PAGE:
Here is the integral for which I want a symbolic result:

Integrate[x^(z - 1)PolyLog[2, x]/(1 + x), {x, 0, 1}]

But the output is the same as the input without any error message. What I expected to get is a function of z, and without this result, I cannot continue my symbolic calculations.

Can anyone help to understand this issue?

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    $\begingroup$ All computer algebra systems, including Mathematica, are limited in their capabilities. Do you have any reason to think there is a closed form? Most integrals don't have one. Maybe the best you can do is numerical methods. $\endgroup$ – Mariusz Iwaniuk Jan 24 at 17:17
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    $\begingroup$ I find the integral can be performed if you assign a value to $z$. $\endgroup$ – David G. Stork Jan 24 at 18:18
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    $\begingroup$ Mathematica, and you too, needs to know more about parameter z ! $\endgroup$ – Ulrich Neumann Jan 24 at 18:28
  • $\begingroup$ Wow great!, I see and I will try right away...Thank you very much for your outstanding answer. I may come back with other questions soon. Kind regards! $\endgroup$ – Redamy Perez Ramos Jan 27 at 16:26

You can find a general solution for integer z with the help of FindSequenceFunction and integer sequence search engines.

int1[z_] := Integrate[x^(z - 1)*PolyLog[2, x]/(1 + x), {x, 0, 1}]

int2[n_] := Sum[(-1)^(k + n) HarmonicNumber[k]/k^2, {k, 1, n - 1}] + 1/24 (-1)^n (4 (-1)^n \[Pi]^2 LerchPhi[-1, 1, n] + 15 Zeta[3])

tab = Table[{z, int2[z] == int1[z]}, {z, 1, 10}] // Simplify

(*   {{1, True}, {2, True}, {3, True}, {4, True}, {5, True}, {6, True}, {7,
          True}, {8, True}, {9, True}, {10, True}}   *)
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We can expand the PolyLog function as a Taylor series and integrate each term, at least for Re[z] > 0. The result can be written in form $$\sum_{n=0}^\infty a_n H(b_n+\frac{z}{2}) \,,$$

where $H$ is the HarmonicNumber function. Closed form expressions for $a_n$ and $b_n$ can be found.

We might start by plotting the integral for real, positive values of $z$.

f[z_] := NIntegrate[x^(z - 1) PolyLog[2, x]/(1 + x), {x, 0, 1}]

Plot[f[z], {z, 0, 2},
 GridLines -> Automatic, ImageSize -> Small, Frame -> True];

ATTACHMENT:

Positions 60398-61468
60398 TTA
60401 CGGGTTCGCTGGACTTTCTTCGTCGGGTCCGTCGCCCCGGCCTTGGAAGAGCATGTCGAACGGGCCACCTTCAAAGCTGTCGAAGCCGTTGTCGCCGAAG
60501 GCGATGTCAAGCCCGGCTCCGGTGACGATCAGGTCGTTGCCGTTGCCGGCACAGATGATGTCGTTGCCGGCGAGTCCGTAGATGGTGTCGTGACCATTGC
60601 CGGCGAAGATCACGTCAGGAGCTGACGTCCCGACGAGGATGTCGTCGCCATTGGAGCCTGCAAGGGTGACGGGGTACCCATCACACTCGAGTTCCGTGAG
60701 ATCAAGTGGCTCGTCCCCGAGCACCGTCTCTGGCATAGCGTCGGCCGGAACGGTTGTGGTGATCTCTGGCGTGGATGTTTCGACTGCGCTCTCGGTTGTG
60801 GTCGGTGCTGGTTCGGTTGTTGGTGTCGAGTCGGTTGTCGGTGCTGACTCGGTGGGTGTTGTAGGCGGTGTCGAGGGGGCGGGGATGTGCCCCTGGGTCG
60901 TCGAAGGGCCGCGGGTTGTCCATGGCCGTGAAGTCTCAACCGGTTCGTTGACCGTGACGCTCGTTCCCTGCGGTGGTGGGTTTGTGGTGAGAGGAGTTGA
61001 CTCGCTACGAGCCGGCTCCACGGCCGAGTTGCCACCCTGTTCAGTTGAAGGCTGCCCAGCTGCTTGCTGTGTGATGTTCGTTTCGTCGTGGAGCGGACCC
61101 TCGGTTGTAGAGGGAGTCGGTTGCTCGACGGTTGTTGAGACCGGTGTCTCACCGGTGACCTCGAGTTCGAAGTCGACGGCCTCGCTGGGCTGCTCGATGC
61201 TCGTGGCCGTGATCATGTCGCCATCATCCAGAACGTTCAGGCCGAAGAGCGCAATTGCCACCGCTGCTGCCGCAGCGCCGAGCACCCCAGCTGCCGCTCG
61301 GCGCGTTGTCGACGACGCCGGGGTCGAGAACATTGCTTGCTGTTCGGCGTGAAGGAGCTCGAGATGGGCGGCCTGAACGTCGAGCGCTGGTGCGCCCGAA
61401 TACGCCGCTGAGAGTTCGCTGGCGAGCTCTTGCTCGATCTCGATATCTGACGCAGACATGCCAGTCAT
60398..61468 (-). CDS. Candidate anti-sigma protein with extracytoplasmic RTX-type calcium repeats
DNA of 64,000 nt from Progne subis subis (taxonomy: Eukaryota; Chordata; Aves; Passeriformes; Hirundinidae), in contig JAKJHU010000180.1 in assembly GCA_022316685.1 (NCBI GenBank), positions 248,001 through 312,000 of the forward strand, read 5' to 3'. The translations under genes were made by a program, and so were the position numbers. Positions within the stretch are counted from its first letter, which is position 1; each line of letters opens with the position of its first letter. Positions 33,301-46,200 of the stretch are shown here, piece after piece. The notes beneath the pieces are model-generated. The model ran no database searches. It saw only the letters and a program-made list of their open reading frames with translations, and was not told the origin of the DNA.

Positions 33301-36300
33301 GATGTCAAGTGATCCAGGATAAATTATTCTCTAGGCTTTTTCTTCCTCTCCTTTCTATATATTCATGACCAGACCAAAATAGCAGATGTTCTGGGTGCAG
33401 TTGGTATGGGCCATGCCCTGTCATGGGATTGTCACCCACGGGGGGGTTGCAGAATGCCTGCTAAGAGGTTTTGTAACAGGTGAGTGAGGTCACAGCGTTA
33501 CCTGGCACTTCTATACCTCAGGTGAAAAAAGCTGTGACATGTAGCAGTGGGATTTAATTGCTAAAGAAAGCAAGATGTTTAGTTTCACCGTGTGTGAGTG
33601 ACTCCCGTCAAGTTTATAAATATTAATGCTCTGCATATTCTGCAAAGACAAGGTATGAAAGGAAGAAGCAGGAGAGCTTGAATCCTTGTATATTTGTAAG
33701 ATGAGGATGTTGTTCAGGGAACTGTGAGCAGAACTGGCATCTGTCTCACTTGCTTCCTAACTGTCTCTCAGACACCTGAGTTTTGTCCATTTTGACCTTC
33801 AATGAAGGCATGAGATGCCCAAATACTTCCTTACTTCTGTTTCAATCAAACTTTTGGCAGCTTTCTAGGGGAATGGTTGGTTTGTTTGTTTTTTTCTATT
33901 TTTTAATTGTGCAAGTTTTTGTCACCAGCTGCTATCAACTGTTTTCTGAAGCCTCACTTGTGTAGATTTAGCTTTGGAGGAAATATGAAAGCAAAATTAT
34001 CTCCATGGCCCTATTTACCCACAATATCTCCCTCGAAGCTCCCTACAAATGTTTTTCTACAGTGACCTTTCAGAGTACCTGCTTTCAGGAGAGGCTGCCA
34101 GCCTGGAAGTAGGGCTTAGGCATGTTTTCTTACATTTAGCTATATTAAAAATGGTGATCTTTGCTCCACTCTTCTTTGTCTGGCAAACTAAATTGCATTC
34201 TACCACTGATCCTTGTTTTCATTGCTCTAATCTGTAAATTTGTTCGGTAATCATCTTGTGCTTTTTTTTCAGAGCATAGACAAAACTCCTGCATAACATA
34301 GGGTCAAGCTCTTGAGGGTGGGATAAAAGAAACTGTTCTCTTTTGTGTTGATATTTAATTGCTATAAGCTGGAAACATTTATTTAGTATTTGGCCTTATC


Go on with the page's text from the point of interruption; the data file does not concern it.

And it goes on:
enter image description here

Now we can expand the PolyLog function at $x_0 = 0$, evaluate the integral termwise and combine the results to a function $g(z)$ like this

With[{nmax = 20, x0 = 0},
  s = Series[PolyLog[2, x], {x, x0, nmax}];
  t = Table[
    Integrate[x^(z - 1) SeriesCoefficient[s, n] (x - x0)^n/(1 + x),
     {x, 0, 1}, Assumptions -> Re[z] > 0], {n, 0, nmax}];
  g = Simplify[Total@t]

Just to show we're on the right track we could plot the $g(z)$ and $f(z)$, but I won't show the plot here.

Plot[{f[z], g}, {z, 0, 2},
 GridLines -> Automatic, ImageSize -> Small, Frame -> True]

The expression for $g(z)$ is a little messy. It is a series of terms like 7/288 HarmonicNumber[1 + z/2]. We can extract the $a_n$'s and the $b_n$'s like this

p = Cases[g, Times[a_, HarmonicNumber[b_]] :> {b, a}];
{bn, an} = Transpose[Sort[p /. z -> 0]];

Then find closed form expressions for $a_n$ and $b_n$ like this

Clear[a, b, n]
a[0] = an[[1]];
a[n_] = FindSequenceFunction[Most@Rest@an, n]
b[n_] = FindSequenceFunction[Most@Rest@bn, n]
(*  (1 + 2 n)/(2 n^2 (1 + n)^2)  *)
(*  1/2 (-1 + n)  *)

We don't use the first and last terms of the sequence because they don't quite fit the pattern.

Now we are ready to write our final expression for the original integral as

h[z_, nmax_] := Sum[a[n] HarmonicNumber[b[n] + z/2], {n, 0, nmax}]

Of course, we would need an infinite number of terms for $h(z)$ to represent the integral exactly. Numerically, we can get good agreement with a finite number of terms. For example,

Plot[{f[z], h[z, 15]}, {z, 0, 2},
 GridLines -> Automatic, ImageSize -> Medium, Frame -> True]

enter image description here

We can increase the agreement by adding more terms, which is necessary for larger values of $z$. For instance, to get decent agreement at $z = 200$, we might use $n_{max} = 150$ or greater.

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Not a solution but an extended comment.

For each integer $z$ the solution can be found analytically. These solutions consist of a Lerch transcendent, a Zeta function, and a rational number that I am unable to parametrize:

F[z_Integer?Nonnegative] := Integrate[(x^(z-1)*PolyLog[2,x])/(1+x), {x, 0, 1}]

Table[F[z] - (π^2/6*LerchPhi[-1,1,z] + 5/8*(-1)^z*Zeta[3]), {z, 0, 20}] // FullSimplify

(*    {Zeta[3], 0, -1, 5/8, -179/216, 1207/1728, -170603/216000, 155903/216000,
       -57395129/74088000, 433990957/592704000, -12276669439/16003008000,
       2361589283/3200601600, -3249595002553/4260000729600, 3157791670933/4260000729600,
       -7113784138562041/9359221602931200, 6958518361163881/9359221602931200,
       -35482726038639437/46796108014656000, 278917903336133521/374368864117248000,
       -1392213902396958791873/1839274229408039424000, 1372372969627754044673/1839274229408039424000,
       -9537086255033397455599307/12615581939509742409216000}    *)

Maybe at the Math StackExchange you'll have more success at getting a closed-form answer.

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